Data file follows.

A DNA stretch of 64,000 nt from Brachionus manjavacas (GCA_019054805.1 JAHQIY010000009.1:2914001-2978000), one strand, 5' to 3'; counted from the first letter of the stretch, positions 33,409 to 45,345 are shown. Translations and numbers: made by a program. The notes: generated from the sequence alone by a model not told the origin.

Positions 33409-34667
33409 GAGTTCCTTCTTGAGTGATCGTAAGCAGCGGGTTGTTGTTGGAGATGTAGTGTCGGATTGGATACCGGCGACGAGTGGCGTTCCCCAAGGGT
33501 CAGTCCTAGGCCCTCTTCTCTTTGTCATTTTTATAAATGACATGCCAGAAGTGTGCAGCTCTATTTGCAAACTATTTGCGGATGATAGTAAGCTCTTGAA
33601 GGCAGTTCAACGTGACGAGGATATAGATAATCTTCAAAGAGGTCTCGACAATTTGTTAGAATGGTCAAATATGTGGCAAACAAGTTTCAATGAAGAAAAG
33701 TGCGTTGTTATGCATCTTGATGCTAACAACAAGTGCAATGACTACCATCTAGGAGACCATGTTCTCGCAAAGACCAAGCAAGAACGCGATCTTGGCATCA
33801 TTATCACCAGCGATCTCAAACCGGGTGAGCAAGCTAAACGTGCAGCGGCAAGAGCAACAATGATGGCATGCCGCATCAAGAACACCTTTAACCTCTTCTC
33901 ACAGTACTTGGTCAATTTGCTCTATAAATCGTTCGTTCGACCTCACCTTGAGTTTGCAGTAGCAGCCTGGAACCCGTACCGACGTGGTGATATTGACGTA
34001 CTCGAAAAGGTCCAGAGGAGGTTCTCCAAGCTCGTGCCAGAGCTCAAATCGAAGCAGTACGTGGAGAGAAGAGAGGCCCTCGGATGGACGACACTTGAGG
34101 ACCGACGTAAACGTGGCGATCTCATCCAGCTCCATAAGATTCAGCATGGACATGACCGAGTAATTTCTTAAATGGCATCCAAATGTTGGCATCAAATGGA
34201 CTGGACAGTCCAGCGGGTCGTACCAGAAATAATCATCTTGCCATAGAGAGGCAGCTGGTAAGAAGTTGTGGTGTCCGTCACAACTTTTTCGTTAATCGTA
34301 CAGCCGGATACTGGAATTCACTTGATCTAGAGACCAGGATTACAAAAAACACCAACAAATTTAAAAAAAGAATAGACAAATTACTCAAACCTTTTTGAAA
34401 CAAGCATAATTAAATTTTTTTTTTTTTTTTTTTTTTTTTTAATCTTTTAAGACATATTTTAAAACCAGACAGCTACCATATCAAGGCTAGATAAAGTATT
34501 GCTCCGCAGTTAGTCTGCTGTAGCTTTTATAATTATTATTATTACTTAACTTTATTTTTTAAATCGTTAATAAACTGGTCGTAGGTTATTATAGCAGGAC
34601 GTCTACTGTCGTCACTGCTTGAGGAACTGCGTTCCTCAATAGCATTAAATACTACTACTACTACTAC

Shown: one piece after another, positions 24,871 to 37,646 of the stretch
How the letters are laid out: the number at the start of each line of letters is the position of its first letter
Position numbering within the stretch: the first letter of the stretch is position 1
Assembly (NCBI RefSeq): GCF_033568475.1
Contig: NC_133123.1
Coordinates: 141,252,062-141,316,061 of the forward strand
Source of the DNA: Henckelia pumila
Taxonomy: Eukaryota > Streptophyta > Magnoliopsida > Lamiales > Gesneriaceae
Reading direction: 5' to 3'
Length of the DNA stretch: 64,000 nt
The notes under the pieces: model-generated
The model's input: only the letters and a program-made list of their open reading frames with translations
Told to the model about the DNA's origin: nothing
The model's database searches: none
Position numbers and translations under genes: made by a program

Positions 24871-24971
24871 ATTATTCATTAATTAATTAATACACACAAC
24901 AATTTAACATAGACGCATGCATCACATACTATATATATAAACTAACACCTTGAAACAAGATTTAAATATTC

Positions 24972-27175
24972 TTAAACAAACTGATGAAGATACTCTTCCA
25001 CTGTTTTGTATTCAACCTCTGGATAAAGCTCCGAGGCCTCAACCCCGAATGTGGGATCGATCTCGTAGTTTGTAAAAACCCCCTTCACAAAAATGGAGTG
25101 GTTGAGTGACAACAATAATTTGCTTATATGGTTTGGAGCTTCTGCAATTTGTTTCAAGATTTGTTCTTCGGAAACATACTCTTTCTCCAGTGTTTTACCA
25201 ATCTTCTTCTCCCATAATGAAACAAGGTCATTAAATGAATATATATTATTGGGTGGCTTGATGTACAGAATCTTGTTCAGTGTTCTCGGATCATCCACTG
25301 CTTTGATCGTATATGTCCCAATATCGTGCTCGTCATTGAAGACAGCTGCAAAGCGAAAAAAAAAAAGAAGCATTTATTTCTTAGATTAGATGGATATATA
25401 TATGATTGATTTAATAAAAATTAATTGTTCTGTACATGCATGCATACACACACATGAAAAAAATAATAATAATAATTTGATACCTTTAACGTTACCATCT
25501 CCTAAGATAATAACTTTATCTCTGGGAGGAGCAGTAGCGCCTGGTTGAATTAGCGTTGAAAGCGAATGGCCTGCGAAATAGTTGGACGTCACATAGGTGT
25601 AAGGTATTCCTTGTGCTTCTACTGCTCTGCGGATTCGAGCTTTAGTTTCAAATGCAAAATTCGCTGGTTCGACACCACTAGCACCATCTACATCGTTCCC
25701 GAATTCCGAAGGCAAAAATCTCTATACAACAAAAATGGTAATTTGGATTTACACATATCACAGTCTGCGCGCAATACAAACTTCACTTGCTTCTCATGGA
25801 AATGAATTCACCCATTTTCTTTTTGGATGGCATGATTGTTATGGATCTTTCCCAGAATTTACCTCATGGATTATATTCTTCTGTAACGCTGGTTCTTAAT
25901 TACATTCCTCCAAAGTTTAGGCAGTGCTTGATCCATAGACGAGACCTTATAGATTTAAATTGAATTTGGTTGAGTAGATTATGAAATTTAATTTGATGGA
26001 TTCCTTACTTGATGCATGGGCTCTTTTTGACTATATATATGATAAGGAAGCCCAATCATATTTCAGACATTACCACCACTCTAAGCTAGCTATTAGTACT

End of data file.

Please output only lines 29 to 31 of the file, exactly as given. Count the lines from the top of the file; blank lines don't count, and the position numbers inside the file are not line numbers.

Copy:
The model's database searches: none
Position numbers and translations under genes: made by a program

Positions 24871-24971